The locals use the word “Andinismo” to mean “exploring the Andes Mountains”. So far our experience of the Andes has been limited to areas in close proximity to civilization.
I felt it was time to do something more, and summer was almost gone.
Following a two day scouting trip by Doodle and I a few weeks ago, Sudoku joined us this past Sunday for a three day attempt to reach the La Paloma glacier, the lesser of the two glaciers visible from downtown Santiago.
We picked the warmest sequence of days we could find, but the temperature still dropped below freezing at night where we slept.
The 20 km trail toward the glacier was quite busy on Sunday afternoon, but once night came at our base camp around 9000 feet, it would not be until midday Tuesday that we would see another human being.
It’s safe to drink the water at certain places along the hike. Here’s a little log of that for those interested:
- At 1.5 hours of ascent, you’ll cross the potable Agua Larga, marked with a wooden sign.
- At four hours, you’ll reach La Lata, a marshy pasture area with horses. The water here is said to be safe to drink, but I didn’t trust it because of the presence of horse and hiker feces in the area. However, just above La Lata, there is a stream much like Agua Larga which shows none of the copper/ sulfur discoloration indicative of the non-potable waterways. We took water at that stream.
- At six hours, you’ll reach Las Cascadas, where two major waterways join, but none of the water in that area is considered potable due to the high concentration of metals.
- At seven hours, Piedra Carvajal appears to be a former glacier lake, but now filled with tundra and very clear streams of water running through it. This water is said to be safe, and it’s your last chance for water before the glacier. [Sudoku: The grass here was so tough that some spots of blood appeared on my hand when I touched it!]
The hike was hot and dusty and we had some boot problems and other difficulties with our cobbled-together gear. Fortunately, the three of us are all fairly close on shoe size right now, so we were able to swap around to mitigate the effects of boot irritations.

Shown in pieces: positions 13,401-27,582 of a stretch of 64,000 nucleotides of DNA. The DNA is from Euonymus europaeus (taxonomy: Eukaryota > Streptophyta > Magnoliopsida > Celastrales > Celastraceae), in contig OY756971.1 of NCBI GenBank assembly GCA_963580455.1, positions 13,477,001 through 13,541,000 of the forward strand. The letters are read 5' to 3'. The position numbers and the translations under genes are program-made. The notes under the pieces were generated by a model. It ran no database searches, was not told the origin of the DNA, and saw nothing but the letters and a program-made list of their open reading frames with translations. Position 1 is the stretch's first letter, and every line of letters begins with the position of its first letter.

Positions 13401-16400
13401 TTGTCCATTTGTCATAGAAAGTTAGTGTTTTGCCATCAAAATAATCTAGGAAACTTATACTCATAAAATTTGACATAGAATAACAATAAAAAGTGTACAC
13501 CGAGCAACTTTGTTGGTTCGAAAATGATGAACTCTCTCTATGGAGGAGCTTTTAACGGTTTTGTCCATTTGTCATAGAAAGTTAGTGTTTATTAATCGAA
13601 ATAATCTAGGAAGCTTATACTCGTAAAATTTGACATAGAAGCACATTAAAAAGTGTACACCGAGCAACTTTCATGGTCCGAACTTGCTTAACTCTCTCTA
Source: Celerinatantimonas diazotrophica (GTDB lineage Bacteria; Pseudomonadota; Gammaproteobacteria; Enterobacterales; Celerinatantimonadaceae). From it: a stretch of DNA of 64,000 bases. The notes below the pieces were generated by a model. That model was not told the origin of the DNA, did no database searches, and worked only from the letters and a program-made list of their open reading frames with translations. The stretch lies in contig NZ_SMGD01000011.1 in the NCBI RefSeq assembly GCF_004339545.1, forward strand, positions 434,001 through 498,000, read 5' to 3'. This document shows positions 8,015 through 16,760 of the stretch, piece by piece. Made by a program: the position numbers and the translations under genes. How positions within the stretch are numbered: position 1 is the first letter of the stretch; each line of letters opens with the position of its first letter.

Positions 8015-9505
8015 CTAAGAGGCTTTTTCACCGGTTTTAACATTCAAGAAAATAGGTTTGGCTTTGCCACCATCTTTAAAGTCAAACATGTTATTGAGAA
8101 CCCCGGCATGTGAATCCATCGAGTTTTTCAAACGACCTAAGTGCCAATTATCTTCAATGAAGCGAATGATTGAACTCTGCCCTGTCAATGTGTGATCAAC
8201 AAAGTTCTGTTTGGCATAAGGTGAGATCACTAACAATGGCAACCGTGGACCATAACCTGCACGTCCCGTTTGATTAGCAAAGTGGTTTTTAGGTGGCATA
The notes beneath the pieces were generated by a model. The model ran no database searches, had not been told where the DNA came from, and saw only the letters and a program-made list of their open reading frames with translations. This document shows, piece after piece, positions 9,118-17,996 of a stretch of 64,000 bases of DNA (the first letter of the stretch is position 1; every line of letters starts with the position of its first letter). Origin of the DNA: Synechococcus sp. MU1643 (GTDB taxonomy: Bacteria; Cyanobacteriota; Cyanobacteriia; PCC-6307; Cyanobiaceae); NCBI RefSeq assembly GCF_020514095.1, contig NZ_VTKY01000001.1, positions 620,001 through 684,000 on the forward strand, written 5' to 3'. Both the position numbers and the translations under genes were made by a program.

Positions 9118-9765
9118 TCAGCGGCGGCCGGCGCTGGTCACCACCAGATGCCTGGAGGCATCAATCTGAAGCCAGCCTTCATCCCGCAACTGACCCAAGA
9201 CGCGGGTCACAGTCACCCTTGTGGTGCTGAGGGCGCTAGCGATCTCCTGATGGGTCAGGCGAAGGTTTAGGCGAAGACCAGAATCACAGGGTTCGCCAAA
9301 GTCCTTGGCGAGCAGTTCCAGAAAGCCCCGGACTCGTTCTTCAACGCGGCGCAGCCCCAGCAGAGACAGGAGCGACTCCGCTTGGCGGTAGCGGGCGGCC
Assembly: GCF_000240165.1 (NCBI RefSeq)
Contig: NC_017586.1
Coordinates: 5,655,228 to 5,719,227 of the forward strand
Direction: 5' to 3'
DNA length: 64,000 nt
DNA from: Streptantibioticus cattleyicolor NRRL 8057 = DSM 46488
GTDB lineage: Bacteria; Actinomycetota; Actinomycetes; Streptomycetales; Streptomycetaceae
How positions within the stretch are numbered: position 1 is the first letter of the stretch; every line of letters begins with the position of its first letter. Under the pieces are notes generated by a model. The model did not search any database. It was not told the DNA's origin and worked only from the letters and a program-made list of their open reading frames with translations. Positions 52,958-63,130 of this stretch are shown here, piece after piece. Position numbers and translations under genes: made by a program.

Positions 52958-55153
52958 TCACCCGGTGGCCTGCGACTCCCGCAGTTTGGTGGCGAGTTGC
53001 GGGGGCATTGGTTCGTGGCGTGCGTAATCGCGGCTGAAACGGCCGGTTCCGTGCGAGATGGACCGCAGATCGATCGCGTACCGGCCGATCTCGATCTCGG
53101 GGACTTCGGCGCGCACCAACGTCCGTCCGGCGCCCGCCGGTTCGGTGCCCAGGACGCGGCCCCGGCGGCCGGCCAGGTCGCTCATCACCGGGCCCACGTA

[Sudoku: My toes only came within about 2.5″ of the end of Dad’s boots, but they were pretty comfortable.]
The peaks ahead of us were amazing under light of sunset. The stars would have been great (Doodle saw five shooting stars on our scouting trip), but we had a dusk that seemed to last forever and a full moon.
Here in Chile, we’ve grown quite accustomed to having grazing animals around us when we slept outside in the countryside. Nonetheless, it was a bit unnerving to have horses nonchalantly grazing right up against our tent all through the night.
[Sudoku: I woke up several times to hear Dad shooing the horses away from our tent again.]
We woke feeling good on Monday morning and went for the glacier. It was clear and dry. (there was no dew on the tent.) I couldn’t keep up with the kids, so I stopped about an hour short of the glacier’s scree-field base and they went to the glacier without me. (And I had the camera with me. Hence no actual pictures of Paloma glacier. Sorry! Here are some.)
On the way down we had the thrill of watching a pair of soaring/gliding condors — practically stationary in the air just above us — as we approached one of the steepest sections of the trail.
I never saw a mouse, but I did see a hole in a bag of cheese left inside a backpack we hid in the rocks back at the camp site.
Here are some of my takeaways regarding Andinismo:
- we form a route by connecting water points like camels in the desert and those water points are often glorious
- the tremendous scale of everything boggles the mind, and the lack of vegetation makes it very difficult to tell how far way things are because there is no reference object
- managing the sun and the cold is difficult but doable, even for lightly-equipped folk like us
- appreciating the tenacious plants and sometimes invisible mountain creatures
The animals we saw over 3 days: Horses, cows, snakes, lizards, mice, foxes, toads, and condors.
[Sudoku: The boys did a great job making sure we had everything we needed for the trip. They have short hair though, and weren’t able to warn me about the big tangle I had by the end of our trip!]
[Doodle: Once, when we were hanging out around some small pools of red water, I noticed that it wasn’t the water that was red, but that there were hundreds of tiny, red bugs, all crawling over each other.]